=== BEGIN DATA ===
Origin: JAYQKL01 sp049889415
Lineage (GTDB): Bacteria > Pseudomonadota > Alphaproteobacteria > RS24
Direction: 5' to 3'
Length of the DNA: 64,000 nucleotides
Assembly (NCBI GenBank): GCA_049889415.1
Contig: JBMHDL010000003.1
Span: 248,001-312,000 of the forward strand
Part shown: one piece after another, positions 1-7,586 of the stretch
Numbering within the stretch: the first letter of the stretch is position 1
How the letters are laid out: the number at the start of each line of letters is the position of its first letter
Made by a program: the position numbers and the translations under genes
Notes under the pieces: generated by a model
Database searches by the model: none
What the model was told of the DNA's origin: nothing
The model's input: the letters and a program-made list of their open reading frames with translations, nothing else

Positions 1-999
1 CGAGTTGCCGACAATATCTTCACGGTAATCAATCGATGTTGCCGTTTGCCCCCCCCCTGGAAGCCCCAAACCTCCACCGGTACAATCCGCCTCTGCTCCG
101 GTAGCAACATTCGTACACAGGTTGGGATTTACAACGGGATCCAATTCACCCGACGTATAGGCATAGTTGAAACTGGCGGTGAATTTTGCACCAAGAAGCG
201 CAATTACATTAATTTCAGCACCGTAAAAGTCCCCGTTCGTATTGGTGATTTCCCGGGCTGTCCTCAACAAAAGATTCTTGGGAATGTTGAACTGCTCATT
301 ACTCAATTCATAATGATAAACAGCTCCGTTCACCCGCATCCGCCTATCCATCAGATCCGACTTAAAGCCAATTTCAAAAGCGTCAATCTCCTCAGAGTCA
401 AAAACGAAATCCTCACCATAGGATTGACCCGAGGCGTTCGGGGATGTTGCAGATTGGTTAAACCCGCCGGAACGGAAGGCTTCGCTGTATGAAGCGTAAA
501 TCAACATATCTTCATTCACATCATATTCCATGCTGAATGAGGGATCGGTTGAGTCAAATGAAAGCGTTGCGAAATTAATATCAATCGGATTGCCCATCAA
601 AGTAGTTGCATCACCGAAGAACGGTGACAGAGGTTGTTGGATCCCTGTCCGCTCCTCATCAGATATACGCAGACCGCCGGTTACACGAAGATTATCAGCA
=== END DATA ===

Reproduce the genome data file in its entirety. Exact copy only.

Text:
Origin: JAYQKL01 sp049889415
Lineage (GTDB): Bacteria > Pseudomonadota > Alphaproteobacteria > RS24
Direction: 5' to 3'
Length of the DNA: 64,000 nucleotides
Assembly (NCBI GenBank): GCA_049889415.1
Contig: JBMHDL010000003.1
Span: 248,001-312,000 of the forward strand
Part shown: one piece after another, positions 1-7,586 of the stretch
Numbering within the stretch: the first letter of the stretch is position 1
How the letters are laid out: the number at the start of each line of letters is the position of its first letter
Made by a program: the position numbers and the translations under genes
Notes under the pieces: generated by a model
Database searches by the model: none
What the model was told of the DNA's origin: nothing
The model's input: the letters and a program-made list of their open reading frames with translations, nothing else

Positions 1-999
1 CGAGTTGCCGACAATATCTTCACGGTAATCAATCGATGTTGCCGTTTGCCCCCCCCCTGGAAGCCCCAAACCTCCACCGGTACAATCCGCCTCTGCTCCG
101 GTAGCAACATTCGTACACAGGTTGGGATTTACAACGGGATCCAATTCACCCGACGTATAGGCATAGTTGAAACTGGCGGTGAATTTTGCACCAAGAAGCG
201 CAATTACATTAATTTCAGCACCGTAAAAGTCCCCGTTCGTATTGGTGATTTCCCGGGCTGTCCTCAACAAAAGATTCTTGGGAATGTTGAACTGCTCATT
301 ACTCAATTCATAATGATAAACAGCTCCGTTCACCCGCATCCGCCTATCCATCAGATCCGACTTAAAGCCAATTTCAAAAGCGTCAATCTCCTCAGAGTCA
401 AAAACGAAATCCTCACCATAGGATTGACCCGAGGCGTTCGGGGATGTTGCAGATTGGTTAAACCCGCCGGAACGGAAGGCTTCGCTGTATGAAGCGTAAA
501 TCAACATATCTTCATTCACATCATATTCCATGCTGAATGAGGGATCGGTTGAGTCAAATGAAAGCGTTGCGAAATTAATATCAATCGGATTGCCCATCAA
601 AGTAGTTGCATCACCGAAGAACGGTGACAGAGGTTGTTGGATCCCTGTCCGCTCCTCATCAGATATACGCAGACCGCCGGTTACACGAAGATTATCAGCA